It was lunchtime in our staff room and I was sat reading, oblivious to the conversation around me.
The voice of one of our twenty-something teachers caught my attention, “Ian’s sat reading his phone.”
“I am. It’s a very good piece in the FT.”
“What’s the FT?”
“The Financial Times,” commented one of the other teachers.
“Ian! Why do you read the Financial Times?” asked the twenty-something.
“Because it tells the truth – and the piece is not about money, it’s about teaching. It’s about ageism in teaching.”
Ageism was a topic to interest a group of twenty-somethings and the conversation moved on.
But why shouldn’t ageism exercise the minds of twenty-somethings just as much as other forms of prejudice arouse indignation? It is a question Lucy Kellaway asked in a column in January about her experiences in schools.
Five years ago, at the age of fifty-seven, Kellaway founded a charity called Now Teach to draw older people into teaching. Believing there were many people of ability and experience retiring from professional positions, Kellaway sought to draw them to the classroom.
I remember reading at the time her account of the beginning of the project and wish now that I had thought more about the hurdles she suggested that people would encounter. In the most recent column, she recounts the ageist comments made to her by her own colleagues, remarks they think are amusing, but which count as discrimination just as much as any other expression of prejudice.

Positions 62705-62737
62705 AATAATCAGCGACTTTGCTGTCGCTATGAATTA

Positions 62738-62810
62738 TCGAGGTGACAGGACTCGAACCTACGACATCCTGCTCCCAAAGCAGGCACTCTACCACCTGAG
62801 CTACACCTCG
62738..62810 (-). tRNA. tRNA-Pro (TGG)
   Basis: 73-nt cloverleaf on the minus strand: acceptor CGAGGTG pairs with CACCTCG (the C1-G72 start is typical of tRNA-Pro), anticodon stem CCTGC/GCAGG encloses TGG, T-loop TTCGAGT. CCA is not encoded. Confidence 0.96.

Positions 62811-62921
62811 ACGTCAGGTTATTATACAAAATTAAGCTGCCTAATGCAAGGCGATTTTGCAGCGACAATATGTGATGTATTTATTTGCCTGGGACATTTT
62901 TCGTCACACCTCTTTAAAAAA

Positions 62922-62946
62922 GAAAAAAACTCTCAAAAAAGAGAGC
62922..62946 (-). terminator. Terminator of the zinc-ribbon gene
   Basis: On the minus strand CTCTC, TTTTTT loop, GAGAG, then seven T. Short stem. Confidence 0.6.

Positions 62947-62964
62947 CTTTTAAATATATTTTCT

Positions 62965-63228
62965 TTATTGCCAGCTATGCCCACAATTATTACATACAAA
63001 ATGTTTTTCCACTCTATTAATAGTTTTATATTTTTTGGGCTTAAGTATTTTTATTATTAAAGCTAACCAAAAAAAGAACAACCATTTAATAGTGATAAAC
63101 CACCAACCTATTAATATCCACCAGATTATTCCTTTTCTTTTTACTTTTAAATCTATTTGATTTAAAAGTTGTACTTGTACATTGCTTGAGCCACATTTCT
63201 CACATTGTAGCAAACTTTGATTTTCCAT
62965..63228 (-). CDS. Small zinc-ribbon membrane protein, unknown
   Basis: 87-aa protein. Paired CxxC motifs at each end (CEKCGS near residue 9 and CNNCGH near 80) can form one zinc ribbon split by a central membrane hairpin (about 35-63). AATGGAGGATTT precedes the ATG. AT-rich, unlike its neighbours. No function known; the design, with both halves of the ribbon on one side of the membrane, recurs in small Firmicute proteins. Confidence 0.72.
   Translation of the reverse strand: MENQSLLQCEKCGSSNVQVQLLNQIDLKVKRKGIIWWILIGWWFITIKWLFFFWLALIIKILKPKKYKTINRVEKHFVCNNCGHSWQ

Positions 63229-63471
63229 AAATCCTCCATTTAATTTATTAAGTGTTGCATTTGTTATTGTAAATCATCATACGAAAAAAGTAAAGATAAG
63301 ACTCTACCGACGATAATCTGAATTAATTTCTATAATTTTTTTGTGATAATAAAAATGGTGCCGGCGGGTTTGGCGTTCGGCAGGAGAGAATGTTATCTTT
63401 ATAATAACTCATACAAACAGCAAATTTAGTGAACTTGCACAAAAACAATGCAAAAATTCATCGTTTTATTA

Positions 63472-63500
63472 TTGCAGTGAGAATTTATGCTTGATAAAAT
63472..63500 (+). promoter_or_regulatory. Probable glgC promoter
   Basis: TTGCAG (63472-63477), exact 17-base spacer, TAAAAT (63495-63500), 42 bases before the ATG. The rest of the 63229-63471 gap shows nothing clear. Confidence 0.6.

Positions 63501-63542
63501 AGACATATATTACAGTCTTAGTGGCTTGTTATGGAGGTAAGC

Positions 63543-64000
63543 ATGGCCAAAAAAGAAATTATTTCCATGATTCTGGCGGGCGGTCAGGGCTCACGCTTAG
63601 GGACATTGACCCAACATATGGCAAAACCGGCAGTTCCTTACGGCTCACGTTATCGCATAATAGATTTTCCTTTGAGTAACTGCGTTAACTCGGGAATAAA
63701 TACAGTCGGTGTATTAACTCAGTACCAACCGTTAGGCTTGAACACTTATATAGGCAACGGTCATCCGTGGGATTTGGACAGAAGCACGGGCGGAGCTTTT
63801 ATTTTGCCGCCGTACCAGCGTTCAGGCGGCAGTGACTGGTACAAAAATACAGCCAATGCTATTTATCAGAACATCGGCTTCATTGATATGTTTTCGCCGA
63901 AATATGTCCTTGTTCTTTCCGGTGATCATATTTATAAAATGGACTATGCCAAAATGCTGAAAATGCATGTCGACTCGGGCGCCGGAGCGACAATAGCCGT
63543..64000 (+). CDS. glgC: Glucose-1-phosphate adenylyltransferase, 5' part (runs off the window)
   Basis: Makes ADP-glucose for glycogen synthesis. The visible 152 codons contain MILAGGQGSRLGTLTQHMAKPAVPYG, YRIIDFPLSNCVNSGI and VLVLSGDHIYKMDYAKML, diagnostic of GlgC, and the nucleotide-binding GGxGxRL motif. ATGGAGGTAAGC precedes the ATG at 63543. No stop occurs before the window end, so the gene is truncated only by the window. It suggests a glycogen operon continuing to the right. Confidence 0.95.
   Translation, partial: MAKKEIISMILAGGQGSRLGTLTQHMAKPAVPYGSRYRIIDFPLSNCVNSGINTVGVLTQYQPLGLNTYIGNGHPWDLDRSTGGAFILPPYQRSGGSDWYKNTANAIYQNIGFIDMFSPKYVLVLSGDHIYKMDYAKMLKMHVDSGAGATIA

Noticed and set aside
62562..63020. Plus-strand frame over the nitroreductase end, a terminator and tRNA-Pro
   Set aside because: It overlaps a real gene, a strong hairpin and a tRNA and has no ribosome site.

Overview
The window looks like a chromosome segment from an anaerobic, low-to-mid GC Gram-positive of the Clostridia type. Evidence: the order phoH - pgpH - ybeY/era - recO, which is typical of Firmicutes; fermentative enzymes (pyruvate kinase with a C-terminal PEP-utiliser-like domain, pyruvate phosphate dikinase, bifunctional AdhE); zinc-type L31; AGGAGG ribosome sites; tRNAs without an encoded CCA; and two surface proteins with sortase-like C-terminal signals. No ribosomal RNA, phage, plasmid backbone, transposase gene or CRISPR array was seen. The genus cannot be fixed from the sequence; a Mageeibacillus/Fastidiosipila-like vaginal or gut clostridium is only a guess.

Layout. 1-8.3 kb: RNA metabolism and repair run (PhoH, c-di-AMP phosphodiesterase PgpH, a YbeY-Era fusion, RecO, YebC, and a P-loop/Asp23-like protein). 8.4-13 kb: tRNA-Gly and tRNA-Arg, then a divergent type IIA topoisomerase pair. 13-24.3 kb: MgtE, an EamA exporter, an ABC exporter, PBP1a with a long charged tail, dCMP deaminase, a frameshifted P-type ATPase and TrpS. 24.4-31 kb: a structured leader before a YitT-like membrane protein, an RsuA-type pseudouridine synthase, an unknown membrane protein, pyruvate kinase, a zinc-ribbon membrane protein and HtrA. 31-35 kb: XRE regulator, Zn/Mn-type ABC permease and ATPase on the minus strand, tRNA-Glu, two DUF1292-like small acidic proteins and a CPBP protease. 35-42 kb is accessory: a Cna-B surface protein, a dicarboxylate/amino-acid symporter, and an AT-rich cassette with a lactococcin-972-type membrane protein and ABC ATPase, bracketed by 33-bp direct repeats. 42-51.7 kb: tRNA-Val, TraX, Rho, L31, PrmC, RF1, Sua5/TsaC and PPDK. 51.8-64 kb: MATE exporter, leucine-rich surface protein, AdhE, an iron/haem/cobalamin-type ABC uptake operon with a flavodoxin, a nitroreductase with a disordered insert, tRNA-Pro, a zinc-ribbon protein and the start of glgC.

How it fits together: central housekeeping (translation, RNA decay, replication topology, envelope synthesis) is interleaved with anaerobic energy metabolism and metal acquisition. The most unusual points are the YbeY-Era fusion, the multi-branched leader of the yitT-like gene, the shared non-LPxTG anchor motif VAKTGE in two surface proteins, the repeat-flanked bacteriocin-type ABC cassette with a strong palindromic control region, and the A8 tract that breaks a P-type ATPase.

I remember starting my own teacher training at a school in Weston-Super-Mare in September 2018. The woman appointed as my mentor told me that she couldn’t understand why I had begun teacher training, I was unsuitable because I was far too old.
At the time, I just shrugged and carried on. If anything it spurred me on to complete the training and to prove her wrong. But now, reading of Lucy Kellaway’s conversations, I wonder why I didn’t challenge her blatant prejudice.
What if I had been African and she had said I was far too black for the job? Or if I had been Pakistani and she had said I was far to Muslim? Or if I had been in a wheelchair and she had said I was far too disabled? Such expressions of prejudice are repugnant, but so is ageism.
When appointed to an assistant principal position in December, there was a moment of temptation to write to her and ask about my unsuitability. Now, if there is a temptation at all, it would be to write to the Equality and human Rights Commission to complain of the woman’s flagrant disregard for the legislation that made illegal discrimination on the basis of age. As it is, I think I’ll just shrug and smile and move on.